Shultz Holds Marathon Talks in Moscow on Summit Agenda : Conference With Shevardnadze Goes On Nearly 8 Hours
Secretary of State George P. Shultz today held a marathon negotiating session with Soviet Foreign Minister Eduard A. Shevardnadze to plan the agenda for this month’s U.S.-Soviet summit meeting, which is expected to focus on arms control.
Shultz and Shevardnadze conferred nearly eight hours, meeting from noon, through a working lunch, until about 7:40 p.m. at the elegant Foreign Ministry annex here.
Rozanne L. Ridgway, U.S. assistant secretary of state for European affairs, refused to characterize the meeting or to say whether progress was made.
“We went through the whole agenda and everything on it,” she said.
Letter to Gorbachev
Shultz arrived with a letter from President Reagan to Soviet leader Mikhail S. Gorbachev, but its contents were not disclosed.
Shultz was to meet Tuesday with Gorbachev, whose call for a 50% reduction in American and Soviet nuclear weapons was followed by a new U.S. arms control offer announced by Reagan last Thursday.
Shultz planned to hold a news conference after meeting with Gorbachev and to leave Moscow on Tuesday night, said Ridgway and Bernard Kalb, the State Department spokesman.
Shultz told reporters before arriving in Moscow that the United States and Soviet Union are still “quite a difference apart” on strategic arms control issues.
He said in a brief airport arrival statement that recent discussions with Shevardnadze in the United States were “candid and productive. I expect our meetings in Moscow will be that way as well,” he said. “I welcome this visit, and I hope it will be a productive one.”
Shevardnadze, who met the secretary at the airport, did not make any remarks.
Shevardnadze and Shultz shook hands before entering a marble hall at the Foreign Ministry annex to begin their talks. Shevardnadze told reporters, “I always expect results,” but he cautioned, “Don’t run ahead of events.”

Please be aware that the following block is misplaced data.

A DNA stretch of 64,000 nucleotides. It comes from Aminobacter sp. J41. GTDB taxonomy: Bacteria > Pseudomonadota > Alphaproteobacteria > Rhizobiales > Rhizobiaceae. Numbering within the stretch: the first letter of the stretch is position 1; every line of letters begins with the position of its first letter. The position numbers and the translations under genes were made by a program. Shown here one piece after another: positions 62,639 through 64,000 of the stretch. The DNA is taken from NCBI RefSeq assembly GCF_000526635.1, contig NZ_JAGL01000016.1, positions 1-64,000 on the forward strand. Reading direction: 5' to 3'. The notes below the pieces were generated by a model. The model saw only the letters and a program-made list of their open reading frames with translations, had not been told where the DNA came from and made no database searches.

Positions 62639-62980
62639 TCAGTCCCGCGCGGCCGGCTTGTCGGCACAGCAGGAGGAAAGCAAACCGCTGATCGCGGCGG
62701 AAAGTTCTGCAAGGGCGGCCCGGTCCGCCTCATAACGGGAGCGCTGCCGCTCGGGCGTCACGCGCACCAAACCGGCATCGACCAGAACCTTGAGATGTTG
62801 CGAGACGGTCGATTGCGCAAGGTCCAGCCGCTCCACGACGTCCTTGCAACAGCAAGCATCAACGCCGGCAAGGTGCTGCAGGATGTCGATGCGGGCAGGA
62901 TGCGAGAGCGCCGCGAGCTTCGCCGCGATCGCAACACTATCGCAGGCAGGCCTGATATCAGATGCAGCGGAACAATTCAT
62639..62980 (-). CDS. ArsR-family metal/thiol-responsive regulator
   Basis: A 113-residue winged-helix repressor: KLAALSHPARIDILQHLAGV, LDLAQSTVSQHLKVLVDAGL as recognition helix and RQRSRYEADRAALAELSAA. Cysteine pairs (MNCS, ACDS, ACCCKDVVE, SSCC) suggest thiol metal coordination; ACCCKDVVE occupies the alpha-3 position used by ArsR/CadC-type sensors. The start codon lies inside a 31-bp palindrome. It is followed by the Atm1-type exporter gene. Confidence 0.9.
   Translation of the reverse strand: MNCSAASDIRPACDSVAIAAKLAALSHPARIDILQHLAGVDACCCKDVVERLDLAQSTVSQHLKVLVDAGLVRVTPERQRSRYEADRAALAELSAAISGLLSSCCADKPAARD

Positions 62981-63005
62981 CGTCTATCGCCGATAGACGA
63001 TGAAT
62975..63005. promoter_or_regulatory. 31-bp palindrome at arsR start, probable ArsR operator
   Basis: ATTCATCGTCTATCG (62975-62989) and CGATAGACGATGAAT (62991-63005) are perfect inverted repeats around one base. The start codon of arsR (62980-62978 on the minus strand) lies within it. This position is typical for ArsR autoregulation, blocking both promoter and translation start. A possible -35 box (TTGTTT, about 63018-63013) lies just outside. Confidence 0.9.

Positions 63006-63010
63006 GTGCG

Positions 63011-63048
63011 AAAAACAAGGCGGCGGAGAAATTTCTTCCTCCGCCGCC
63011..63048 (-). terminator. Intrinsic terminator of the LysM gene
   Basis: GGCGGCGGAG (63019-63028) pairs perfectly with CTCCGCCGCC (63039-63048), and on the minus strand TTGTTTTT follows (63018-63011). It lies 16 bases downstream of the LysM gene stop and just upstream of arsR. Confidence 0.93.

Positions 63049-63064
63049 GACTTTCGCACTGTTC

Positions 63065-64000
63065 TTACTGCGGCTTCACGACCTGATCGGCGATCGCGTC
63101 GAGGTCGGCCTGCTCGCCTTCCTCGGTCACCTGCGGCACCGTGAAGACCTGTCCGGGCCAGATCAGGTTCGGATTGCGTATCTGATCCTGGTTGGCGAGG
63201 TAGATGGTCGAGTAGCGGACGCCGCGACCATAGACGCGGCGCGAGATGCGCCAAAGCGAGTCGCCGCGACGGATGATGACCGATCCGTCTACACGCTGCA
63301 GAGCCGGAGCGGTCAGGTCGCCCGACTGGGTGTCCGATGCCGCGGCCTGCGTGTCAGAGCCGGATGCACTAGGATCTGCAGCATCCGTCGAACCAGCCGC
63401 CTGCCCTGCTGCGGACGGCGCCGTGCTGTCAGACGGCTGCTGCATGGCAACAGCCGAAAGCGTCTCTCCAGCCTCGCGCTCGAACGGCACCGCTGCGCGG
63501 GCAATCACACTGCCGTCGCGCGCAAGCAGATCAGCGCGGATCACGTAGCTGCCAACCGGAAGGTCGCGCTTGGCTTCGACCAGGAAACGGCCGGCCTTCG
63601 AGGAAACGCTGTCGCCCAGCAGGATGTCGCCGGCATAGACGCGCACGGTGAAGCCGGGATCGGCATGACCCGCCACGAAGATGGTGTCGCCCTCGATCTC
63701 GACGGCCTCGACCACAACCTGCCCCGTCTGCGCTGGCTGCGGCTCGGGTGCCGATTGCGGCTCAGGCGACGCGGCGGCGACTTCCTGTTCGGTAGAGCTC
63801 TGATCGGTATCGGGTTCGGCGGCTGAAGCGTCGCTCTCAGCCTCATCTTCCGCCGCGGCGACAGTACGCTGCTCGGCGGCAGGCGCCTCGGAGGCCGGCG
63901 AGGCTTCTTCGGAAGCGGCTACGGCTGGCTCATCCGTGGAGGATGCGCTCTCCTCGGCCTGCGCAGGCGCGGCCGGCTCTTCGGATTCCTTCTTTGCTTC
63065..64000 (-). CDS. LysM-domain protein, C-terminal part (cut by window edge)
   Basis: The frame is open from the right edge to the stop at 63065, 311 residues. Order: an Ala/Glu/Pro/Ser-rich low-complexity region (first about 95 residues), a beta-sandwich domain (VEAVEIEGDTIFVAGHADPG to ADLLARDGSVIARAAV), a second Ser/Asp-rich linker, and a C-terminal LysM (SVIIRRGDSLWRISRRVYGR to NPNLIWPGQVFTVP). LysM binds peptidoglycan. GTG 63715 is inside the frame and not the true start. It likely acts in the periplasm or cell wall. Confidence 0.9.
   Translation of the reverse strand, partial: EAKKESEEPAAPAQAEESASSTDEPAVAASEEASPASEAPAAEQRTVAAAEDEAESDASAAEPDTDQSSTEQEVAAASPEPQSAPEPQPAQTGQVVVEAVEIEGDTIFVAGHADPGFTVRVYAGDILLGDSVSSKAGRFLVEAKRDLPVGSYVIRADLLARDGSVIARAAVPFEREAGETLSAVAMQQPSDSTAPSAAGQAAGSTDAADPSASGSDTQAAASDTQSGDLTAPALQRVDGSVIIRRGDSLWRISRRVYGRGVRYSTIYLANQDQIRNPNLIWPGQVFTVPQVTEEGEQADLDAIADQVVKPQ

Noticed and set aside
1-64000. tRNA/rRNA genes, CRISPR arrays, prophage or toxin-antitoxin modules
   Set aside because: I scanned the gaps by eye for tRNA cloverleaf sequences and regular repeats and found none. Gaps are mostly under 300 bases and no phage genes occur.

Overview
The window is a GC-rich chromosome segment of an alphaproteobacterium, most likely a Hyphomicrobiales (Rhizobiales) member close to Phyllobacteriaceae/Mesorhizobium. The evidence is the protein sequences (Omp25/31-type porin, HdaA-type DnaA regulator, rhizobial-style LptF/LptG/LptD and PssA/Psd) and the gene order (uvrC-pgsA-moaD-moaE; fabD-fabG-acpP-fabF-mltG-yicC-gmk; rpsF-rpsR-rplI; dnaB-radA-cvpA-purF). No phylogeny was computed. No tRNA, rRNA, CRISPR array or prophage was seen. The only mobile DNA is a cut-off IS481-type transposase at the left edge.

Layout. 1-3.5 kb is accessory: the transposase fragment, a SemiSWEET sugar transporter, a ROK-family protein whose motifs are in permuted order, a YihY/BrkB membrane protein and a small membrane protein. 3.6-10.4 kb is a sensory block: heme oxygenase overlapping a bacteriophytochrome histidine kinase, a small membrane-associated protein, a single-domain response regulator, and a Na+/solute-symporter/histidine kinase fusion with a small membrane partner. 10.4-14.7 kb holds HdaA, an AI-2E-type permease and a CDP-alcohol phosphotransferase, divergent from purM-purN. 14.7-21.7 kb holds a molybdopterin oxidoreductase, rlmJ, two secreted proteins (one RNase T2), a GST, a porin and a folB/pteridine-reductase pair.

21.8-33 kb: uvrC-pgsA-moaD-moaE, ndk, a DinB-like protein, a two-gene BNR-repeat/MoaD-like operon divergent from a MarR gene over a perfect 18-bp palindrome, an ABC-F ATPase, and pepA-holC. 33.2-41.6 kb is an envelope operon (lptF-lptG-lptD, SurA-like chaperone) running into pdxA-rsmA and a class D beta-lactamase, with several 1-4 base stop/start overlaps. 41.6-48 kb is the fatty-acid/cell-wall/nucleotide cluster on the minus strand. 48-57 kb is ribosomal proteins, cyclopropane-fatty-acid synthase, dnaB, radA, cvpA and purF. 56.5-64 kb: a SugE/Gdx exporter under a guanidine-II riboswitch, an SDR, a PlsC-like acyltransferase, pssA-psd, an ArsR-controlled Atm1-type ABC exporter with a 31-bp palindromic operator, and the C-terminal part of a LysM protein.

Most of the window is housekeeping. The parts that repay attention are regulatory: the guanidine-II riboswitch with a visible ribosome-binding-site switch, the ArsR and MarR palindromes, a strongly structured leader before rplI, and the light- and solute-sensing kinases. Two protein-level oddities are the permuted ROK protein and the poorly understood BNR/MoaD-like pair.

Shultz was accompanied by 10 U.S. officials, including Robert C. McFarlane, the national security adviser; Paul H. Nitze, the principal U.S. arms control adviser, and Arthur A. Hartman, U.S. ambassador to Moscow.
Other Soviet Conferees
Representing the Soviets along with Shevardnadze were Deputy Foreign Minister Georgy Kornienko; arms control expert Yuli Kvitsinsky; the Soviet ambassador to Washington, Anatoly F. Dobrynin, and eight other officials.
The main stumbling block to an arms agreement remains a Soviet demand for a “total ban” on arms in space. A senior U.S. official, who spoke on condition that he not be identified, said the Soviet definition would encompass all U.S. attempts to “counter objects in space.”
It is aimed, he said, at stopping Reagan’s Strategic Defense Initiative, known as “Star Wars,” which envisages using high technology to develop defenses against attacking missiles.
The summit agenda is slowly taking shape, but the Soviets have so far resisted U.S. insistence they agree to discuss the human rights situation in the Soviet Union.